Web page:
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Corporate Welfare: How Big Business Lives Off Government Subsidies

Are your taxes funding public works projects or America’s biggest companies?

Corporate welfare is meant to stabilize market volatility, prevent economic collapses, and encourage growth in certain sectors. Unfortunately there are plenty of corporations that take full advantage of things like tax breaks and tax credits and subsidized loans when they are doing just fine financially, and some of them even take the money and run. These practices end up hurting small businesses by making them less competitive while at the same time hurting the people of the United States by depriving them of tax revenues that could be used for infrastructure improvements.

In 2012 Eaton received nearly $32 million in government subsidies and promptly relocated to Ireland to avoid paying taxes in America. McDermott incorporated in Panama in 1983, but nevertheless received $12 million in government subsidies between 2000 and 2015. In that same time period ? of the $68 billion in grants and tax credits went to only 600 companies, while 78% of the $18 trillion in loans, loan guarantees, and bailout assistance went to 12 banks.

The banking sector is not the only sector to receive government assistance. Agriculture, private security, private colleges, healthcare, and finance are all on the public dole. Learn more about corporate welfare from this infographic. Would it be better for the economy to shift some of that spending to small businesses?

Corporate Welfare: How Big Business Lives Off Government Subsidy

Are your taxes funding public works projects or America’s biggest companies?

What is Corporate Welfare?

Government subsidies, tax breaks, and other assistance intended to support struggling markets or encourage certain business practices. According to a 2012 Cato study the U.S. government spends $100 billion on corporate welfare annually.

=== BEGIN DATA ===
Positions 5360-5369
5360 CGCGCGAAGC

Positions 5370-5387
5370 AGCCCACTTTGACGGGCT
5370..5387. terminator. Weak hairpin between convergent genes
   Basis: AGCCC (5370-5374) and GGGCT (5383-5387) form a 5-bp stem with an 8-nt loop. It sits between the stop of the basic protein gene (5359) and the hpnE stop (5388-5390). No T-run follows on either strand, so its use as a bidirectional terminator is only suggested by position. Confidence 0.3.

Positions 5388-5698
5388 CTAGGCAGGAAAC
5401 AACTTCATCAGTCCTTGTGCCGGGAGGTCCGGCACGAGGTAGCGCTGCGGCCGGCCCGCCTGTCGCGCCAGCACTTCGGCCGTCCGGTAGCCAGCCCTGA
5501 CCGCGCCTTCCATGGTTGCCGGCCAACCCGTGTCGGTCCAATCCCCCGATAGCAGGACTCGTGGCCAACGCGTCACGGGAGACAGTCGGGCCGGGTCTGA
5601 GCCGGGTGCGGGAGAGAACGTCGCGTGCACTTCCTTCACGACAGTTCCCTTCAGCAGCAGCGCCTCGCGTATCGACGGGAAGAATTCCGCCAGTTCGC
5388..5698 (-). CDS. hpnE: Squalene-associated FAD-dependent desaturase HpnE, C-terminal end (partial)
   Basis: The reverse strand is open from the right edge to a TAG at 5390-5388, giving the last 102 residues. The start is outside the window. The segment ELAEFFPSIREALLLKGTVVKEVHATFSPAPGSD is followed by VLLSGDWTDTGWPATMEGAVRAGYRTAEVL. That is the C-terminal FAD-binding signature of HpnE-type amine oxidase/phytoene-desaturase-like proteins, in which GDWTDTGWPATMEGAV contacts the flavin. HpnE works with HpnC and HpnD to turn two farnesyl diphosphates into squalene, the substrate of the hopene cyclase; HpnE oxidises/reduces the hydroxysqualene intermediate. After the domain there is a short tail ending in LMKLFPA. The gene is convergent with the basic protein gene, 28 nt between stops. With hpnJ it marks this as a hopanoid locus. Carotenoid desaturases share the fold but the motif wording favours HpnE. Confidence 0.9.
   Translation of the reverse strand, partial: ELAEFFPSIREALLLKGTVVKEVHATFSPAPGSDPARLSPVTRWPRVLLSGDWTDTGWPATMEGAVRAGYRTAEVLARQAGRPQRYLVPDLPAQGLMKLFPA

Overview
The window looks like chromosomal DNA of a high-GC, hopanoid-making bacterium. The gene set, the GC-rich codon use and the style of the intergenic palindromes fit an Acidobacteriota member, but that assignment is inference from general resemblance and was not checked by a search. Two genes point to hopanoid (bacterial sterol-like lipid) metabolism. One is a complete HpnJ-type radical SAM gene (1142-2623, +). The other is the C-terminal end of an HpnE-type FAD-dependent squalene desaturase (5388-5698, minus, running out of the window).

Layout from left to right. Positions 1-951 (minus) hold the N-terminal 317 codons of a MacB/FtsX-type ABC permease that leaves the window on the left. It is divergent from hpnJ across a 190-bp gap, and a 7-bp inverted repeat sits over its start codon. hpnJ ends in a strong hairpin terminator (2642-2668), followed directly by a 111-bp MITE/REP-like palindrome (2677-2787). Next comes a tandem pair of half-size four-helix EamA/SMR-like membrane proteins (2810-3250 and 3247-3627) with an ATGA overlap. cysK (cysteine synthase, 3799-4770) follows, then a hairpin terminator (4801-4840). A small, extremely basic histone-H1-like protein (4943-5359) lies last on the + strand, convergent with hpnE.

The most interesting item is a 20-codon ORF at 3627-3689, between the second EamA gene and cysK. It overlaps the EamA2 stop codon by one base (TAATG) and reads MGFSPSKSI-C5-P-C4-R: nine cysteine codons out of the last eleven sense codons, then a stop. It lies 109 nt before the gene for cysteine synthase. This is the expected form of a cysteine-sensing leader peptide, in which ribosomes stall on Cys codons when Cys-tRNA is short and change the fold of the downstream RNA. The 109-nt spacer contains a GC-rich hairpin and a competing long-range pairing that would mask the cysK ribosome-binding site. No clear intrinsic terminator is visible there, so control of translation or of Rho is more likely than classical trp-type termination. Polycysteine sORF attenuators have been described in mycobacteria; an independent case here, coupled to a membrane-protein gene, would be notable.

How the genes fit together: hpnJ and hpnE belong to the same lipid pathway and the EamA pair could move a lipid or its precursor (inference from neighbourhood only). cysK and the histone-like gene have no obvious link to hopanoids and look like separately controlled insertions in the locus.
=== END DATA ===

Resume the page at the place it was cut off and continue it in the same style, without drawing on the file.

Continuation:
Arguments For Corporate Welfare

“Corporate welfare stabilizes the economy”
The 2008 bank bailout might have been unpopular, but it may have averted global financial meltdown. Some estimate much of the borrowed money has actually been returned to taxpayers

“Assists programs that keep U.S. businesses competitive”
Advanced Technology Program (AFT) – Promotes research into innovative products at companies such as GM and IBM
Export-Import Bank – Provides loans to export companies to support U.S. goods in foreign markets

Arguments Against Corporate Welfare

“Corporate welfare rewards companies that move overseas to avoid taxes”
2000-2015, Eaton Corp, based in Ohio, received $31.9 million in U.S. government subsidies — reincorporated in Ireland
2000-2015, McDermott International, based in Texas, received $12 million from the Energy and Defense Departments – reincorporated in Panama

“Funds projects that never live up to promises”
In 2010, a developer in D.C. got a $46 million tax credit to create 300 construction jobs—by 2016, only 90 were created. In 2011, North Carolina awarded $30 million in tax credits to Hollywood producers—only 55-70 new jobs were created. Per job, that comes out to $428,571 – $600,000

Who Takes Home the Cash?

Corporate welfare disproportionately favors big business
Boon for Big Business
Grants and allocated tax credits
$68 billion awarded between 2000 and 2015
? went to less than 600 large companies